Between Tradition and Modernity: Representation of Women in Family Planning Campaigns in Pakistan

Farah Azhar


Pakistan, the fifth most populous country in the world, has had various family planning campaigns since the 1960s, but the contraceptive prevalence rate (CPR) has remained low compared with other South Asian countries. The promotional messages of the nonprofits Greenstar Social Marketing Campaign (GSM) and DKT International Pakistan are analyzed to see how the discourse surrounding contraception and women’s identity oscillates between the notion of tradition and modernity. The first part of the article focuses on how the promotional messages portray the dialectics between the traditional and biomedical approaches to family planning, while the second part examines how women’s identities are portrayed in these messages. This research is grounded in a culture-centered approach to health communication. Fairclough’s critical discourse analysis (CDA) approach was used as the main methodology. Promotional messages, including Facebook posts, newsletters, brochures, and images from 2009 to 2019, were analyzed. The biomedical approach to family planning is presented by GSM and DKT as a healthier, more successful, and more prosperous approach for Pakistani women, while the traditional approach is backgrounded in these messages or associated with poverty and misery, if mentioned.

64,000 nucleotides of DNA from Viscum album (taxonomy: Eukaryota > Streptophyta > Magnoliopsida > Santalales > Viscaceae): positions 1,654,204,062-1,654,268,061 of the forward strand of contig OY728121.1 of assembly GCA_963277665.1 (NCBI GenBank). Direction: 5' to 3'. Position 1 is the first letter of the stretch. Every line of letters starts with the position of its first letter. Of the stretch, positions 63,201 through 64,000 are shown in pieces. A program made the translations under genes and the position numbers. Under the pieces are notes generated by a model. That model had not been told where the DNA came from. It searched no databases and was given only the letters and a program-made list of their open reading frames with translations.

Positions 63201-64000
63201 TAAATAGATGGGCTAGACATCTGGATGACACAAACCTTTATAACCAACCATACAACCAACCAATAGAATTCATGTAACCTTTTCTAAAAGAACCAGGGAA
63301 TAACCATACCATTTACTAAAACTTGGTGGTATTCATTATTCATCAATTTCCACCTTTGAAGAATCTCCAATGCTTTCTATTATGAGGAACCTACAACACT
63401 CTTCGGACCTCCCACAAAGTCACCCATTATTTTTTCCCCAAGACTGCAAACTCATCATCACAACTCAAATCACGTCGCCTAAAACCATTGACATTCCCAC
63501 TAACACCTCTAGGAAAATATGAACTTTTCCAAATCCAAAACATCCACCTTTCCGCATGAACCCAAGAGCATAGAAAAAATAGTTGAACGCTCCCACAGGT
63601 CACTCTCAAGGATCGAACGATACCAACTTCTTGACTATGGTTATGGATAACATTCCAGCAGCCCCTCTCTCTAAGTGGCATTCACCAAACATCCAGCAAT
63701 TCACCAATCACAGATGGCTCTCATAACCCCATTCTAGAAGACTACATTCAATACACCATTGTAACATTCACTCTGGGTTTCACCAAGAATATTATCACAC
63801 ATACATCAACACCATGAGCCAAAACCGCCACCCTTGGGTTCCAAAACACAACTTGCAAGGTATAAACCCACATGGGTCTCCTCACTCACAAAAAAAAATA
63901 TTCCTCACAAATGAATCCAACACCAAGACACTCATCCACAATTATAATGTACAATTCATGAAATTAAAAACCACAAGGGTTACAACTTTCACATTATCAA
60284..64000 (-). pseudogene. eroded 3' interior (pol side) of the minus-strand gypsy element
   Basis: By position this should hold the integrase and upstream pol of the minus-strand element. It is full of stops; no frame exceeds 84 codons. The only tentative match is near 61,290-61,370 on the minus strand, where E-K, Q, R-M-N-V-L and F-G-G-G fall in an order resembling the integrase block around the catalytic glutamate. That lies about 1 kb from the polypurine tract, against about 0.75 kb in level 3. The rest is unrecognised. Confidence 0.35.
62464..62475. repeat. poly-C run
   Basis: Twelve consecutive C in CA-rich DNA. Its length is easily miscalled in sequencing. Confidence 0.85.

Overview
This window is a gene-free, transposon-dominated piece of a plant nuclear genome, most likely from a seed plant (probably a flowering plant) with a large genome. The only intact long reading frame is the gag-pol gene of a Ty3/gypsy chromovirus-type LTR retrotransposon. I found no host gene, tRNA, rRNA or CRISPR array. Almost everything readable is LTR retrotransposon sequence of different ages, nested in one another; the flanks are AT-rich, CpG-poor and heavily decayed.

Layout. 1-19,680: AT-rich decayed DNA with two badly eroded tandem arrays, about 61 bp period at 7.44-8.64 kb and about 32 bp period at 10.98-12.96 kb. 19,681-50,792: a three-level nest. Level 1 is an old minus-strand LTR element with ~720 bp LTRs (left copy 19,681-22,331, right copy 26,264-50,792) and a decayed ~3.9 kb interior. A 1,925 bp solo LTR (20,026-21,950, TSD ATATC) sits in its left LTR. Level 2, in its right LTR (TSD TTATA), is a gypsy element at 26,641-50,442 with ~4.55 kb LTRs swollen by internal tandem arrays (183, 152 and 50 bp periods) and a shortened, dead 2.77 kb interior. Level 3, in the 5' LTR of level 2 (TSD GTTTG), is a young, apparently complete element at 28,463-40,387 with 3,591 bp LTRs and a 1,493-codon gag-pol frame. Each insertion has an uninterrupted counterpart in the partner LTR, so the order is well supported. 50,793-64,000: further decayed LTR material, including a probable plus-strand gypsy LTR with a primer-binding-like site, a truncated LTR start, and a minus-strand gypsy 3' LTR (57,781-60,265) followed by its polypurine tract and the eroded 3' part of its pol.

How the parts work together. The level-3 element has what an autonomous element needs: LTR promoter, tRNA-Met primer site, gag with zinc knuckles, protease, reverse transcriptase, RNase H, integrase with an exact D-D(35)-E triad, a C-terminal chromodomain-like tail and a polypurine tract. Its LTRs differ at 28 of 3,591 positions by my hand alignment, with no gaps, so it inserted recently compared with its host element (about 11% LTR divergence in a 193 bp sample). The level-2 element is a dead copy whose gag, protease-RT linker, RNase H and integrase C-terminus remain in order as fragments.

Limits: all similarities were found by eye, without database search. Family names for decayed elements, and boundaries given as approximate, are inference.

Family planning, representation, modernity, culture-centered approach

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